Brian McKeever hoped to make Olympic history. Now he’s not even sure if he’ll stay until the end of the Games.
The 30-year-old Calgarian was the last man to qualify for Canada’s cross-country team, punching his ticket at the Olympics trials in Canmore in Dec., with a surprise first-place finish in the 50 km race.
It’s not the sort of accomplishment the media normally takes note of, but McKeever’s story was a little different. Legally blind—he suffers from Stargardt’s disease, the most common form of inherited juvenile macular degeneration, and has only 10 per cent vision—he was already an accomplished Paralympian, the winner of four gold, two silver and a bronze at the 2002 and 2006 Paralympic Winter Games. Now he had a chance to do what no one else had ever done before: compete in both Winter events.
But late last night, that dream came to an end. His coach, Inge Braten, accompanied by the team’s head coach Dave Wood, and Tom Holland, Cross-Country Canada’s high-performance director, met with him to break the bad news. McKeever will not be among Canada’s four skiers entered in Sunday’s 50km event, the final race of the Games.
The decision said Braten was made strictly on performance. Between them, Devon Kershaw, Alex Harvey, Ivan Babikov and George Grey have six Top-10 finishes at these Games.
“I have to be professional,” said Braten. “I have to use my four best men in an Olympics in Canada.”
He spoke a similar situation when he was coaching in his native Norway during the Lillehammer Games. One member of that powerhouse team was the fifth best skier in every discipline. And consequently he never got a chance to perform in front of his home crowd.
Still this choice was harder, Braten allowed. McKeever cried and so did he.
“That was really the hardest, the hardest ever,” he said. “I hope I don’t ever do it again.”
Braten even petitioned the FIS, the international skiing federation, to make an exception and allow Canada to have five entrants in the 50km. “I asked for it for human reasons, and [because] this is in Canada.” The federation refused, as Braten admits, he was almost certain they would.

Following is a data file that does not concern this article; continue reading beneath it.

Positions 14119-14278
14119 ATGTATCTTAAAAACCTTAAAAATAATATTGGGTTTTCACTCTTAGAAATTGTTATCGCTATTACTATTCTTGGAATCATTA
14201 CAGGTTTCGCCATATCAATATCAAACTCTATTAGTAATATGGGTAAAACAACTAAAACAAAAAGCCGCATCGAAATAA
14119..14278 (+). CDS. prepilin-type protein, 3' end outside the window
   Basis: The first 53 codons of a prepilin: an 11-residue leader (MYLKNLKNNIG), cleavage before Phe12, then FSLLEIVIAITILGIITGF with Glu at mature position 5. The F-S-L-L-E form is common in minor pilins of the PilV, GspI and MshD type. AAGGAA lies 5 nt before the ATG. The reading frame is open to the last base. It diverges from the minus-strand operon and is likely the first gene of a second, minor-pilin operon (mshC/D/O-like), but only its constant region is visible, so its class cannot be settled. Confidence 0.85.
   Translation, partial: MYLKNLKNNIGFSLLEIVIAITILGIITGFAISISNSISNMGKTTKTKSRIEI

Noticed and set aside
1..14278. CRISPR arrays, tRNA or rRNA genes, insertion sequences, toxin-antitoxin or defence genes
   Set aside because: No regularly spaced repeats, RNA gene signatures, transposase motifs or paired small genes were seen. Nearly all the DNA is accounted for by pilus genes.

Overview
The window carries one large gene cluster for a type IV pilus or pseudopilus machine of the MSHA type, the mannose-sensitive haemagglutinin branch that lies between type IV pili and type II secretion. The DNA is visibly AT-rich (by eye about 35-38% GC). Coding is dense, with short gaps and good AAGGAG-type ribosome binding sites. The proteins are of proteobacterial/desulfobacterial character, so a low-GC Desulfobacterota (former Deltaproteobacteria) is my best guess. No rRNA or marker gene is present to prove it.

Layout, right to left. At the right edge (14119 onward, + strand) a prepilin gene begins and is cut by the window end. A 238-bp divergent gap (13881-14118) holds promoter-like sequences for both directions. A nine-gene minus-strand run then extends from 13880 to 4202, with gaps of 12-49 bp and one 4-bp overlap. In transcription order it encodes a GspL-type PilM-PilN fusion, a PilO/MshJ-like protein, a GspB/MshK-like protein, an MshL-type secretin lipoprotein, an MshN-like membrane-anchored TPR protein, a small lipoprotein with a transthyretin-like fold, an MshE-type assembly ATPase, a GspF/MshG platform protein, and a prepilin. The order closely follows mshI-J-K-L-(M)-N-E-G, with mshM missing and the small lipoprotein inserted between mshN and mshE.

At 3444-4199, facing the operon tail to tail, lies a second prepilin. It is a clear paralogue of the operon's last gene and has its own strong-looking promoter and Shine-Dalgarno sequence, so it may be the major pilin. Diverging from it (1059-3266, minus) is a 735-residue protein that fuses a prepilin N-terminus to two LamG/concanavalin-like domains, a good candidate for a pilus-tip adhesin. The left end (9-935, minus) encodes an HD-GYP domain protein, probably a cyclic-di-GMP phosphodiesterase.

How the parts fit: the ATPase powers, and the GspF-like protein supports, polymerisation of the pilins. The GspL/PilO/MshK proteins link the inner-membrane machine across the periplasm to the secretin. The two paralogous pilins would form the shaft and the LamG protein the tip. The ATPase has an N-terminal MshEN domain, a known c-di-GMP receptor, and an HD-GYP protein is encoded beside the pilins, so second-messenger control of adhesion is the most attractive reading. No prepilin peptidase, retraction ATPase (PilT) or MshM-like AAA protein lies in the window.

But there is no way to put a positive spin on such a heartbreaking choice. McKeever’s own expectations that he would race, despite his status as an alternate on the team, were high. And they were fueled, in part, by Cross-Country Canada’s choice to pump the feel-good story. National and international media couldn’t get enough of it. There’s even an inspiring Visa TV commercial about McKeever with Morgan Freeman doing the voice-over.
Earlier in the week, there had been talk of giving McKeever a spot in the team sprint event. But that was scrubbed on performance grounds—Devon Kershaw eventually filled it, and he and Alex Harvey just missed the podium, placing fourth. However, Braten admits that wasn’t the only consideration. CTV had no plans to broadcast the sprint preliminaries, and it was doubtful McKeever—not a natural sprinter—and Harvey could have been among the top 30, and advance to the next, televised round.
“You have a lot of politics in Canada. I can’t understand the politics in sport in Canada,” said Braten.
When McKeever came out to meet the press today, just after the start of the women’s 30 km race, he was classy, but obviously crushed.
“I respect the decision, but I don’t have to be happy about it,” he said. “I understand it. Our boys are racing so fast, and they deserve everything they get.”
McKeever said he doesn’t expect, or even want, one of his teammates to step aside. He made the Olympic team on his own merits, and hoped to race for the same reason.
“The qualification in itself was a big victory. But it didn’t end up the way I wanted,” he said, pausing to wipe away some tears.
As of today, he is not sure if he will attend Sunday’s race and cheer on his teammates. His new focus is on his first Paralympic race, March 9, along with his sighted guide, and brother, Robin.
Four years from now in Sochi, he hopes to be back. And at least get another chance to fulfill his dream.